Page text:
Has managing your property portfolio become a full-time job?

The idea of investment is that your capital works hard for you – not the other way around. However, when you own a property portfolio it’s easy to start tinkering with the management side of things and, before you know it, you’re practically working full-time as a property manager.

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What can you do to avoid falling into this trap?

  1. The transition from landlord to portfolio holder
    When you start out in the property business, chances are you begin with one or two properties and a tight management budget. It makes sense to carry out or oversee many jobs yourself, from replacing lightbulbs to arranging insurance and vetting prospective tenants.

    As you buy more and bigger properties, however, being hands-on becomes more onerous. It takes up so much time that the really important part of your portfolio strategy – looking for investment opportunities to grow your holdings further – can be neglected. It’s important to remain focused on the long game, not the day-to-day management of your properties.
  2. Your role must change as your holdings increase
    As your portfolio scales up, it’s time to stop the slog and make some smart decisions about how your properties can be managed more efficiently. This could simply involve economies of scale; for example, purchasing a portfolio insurance policy for your properties instead of many individual ones will reduce costs and administration time.

    You might also want to make efficiencies in the general management of your properties. Handling your properties as a group could reduce costs for routine work like gutter clearance, gas certificates and decoration. It’s always worth trying to negotiate the best deal, and the more properties you have, the better your bargaining position.
  3. Having confidence in your investment choices
    To build your way to a fruitful and prosperous property portfolio, you need to have ambition and confidence in your ability to select and manage properties.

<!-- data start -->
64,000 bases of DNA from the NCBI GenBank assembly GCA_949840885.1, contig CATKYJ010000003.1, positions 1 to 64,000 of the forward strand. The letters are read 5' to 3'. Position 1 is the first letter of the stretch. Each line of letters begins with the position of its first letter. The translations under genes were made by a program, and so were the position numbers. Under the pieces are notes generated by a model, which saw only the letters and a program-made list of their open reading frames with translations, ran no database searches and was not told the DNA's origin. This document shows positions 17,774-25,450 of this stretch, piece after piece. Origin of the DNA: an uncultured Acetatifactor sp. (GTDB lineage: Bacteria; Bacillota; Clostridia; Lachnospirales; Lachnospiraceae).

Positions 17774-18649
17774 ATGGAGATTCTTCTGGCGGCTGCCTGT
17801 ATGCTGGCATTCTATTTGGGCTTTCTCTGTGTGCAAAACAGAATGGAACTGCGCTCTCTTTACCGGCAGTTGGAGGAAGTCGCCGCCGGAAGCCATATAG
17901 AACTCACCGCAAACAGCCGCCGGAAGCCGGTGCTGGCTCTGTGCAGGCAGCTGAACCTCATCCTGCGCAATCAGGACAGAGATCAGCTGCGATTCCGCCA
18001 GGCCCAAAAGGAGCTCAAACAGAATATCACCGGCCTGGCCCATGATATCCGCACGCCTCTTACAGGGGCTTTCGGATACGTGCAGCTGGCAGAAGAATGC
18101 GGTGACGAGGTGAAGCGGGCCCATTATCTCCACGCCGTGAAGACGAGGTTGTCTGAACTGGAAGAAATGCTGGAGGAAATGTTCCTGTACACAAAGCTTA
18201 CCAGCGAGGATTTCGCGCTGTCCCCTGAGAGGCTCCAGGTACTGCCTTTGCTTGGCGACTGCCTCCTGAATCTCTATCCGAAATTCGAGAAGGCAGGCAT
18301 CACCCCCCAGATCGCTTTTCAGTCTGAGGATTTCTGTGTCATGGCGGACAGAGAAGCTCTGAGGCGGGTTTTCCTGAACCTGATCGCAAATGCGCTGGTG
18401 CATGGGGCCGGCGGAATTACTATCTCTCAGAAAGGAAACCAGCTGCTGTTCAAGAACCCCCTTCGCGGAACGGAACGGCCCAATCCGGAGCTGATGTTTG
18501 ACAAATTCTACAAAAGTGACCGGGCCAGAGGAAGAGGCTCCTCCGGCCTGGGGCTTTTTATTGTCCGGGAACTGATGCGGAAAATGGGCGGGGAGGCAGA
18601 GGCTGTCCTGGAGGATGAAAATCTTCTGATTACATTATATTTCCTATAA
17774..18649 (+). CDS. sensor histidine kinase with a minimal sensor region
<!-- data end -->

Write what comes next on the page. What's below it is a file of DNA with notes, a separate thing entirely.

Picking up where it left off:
This means developing the ability to overcome stumbling blocks as well as revelling in your successes: if one property is hard to let, is rented to a bad tenant or suffers from maintenance issues, this should not steer you away from your long-term investment goals. Learn from your mistakes and focus on dedicating yourself to the tasks that will prove most profitable.
  4. Learning to delegate to others
    Handing over management of all or part of your portfolio to someone else involves risk, but then so does property investment! Finding trustworthy, hardworking people to run your properties is challenging, but if you are going to make a step-change into a bigger portfolio and greater revenue, it needs to be done.

    It’s true that there’s a risk the professionals you hire might be less thorough or diligent than you would be in their place. However, it’s also possible that working with specialists in areas like finding tenants, property management and maintenance will produce better value for money and long-term gains.
  5. Don’t forget to account for your own time
    When building up your property portfolio, don’t make the mistake of thinking of your own time as free. If you are working the equivalent of a full-time schedule on your portfolio, how much are you really making in return? If it’s less than about £20,000 a year, it’s probably time to ask some difficult questions about whether your investment is really working for you financially.

    You should also consider lifestyle factors that might limit your ability to manage your portfolio. Giving up evenings and weekends to manage property might suit some people, but it can take a heavy toll on your relationships, social activities and ability to process stress. Make sure you don’t work so hard that you become ill or your personal life suffers.
  1. Factor in opportunity cost
    Professional investors always look at opportunity cost when evaluating their portfolio performance. This means considering whether you could have made better returns by deploying your funds elsewhere, such as in the stock market or another form of investment.

    If you are not sure how to analyse the performance of your investment in comparison to opportunities elsewhere, a financial advisor may be able to help.

    Is your property portfolio ready to move up a gear? Whatever strategy you choose for managing your investment, excellent insurance cover is a must-have to ensure your money is protected. Why not talk to Stride about our insurance products?

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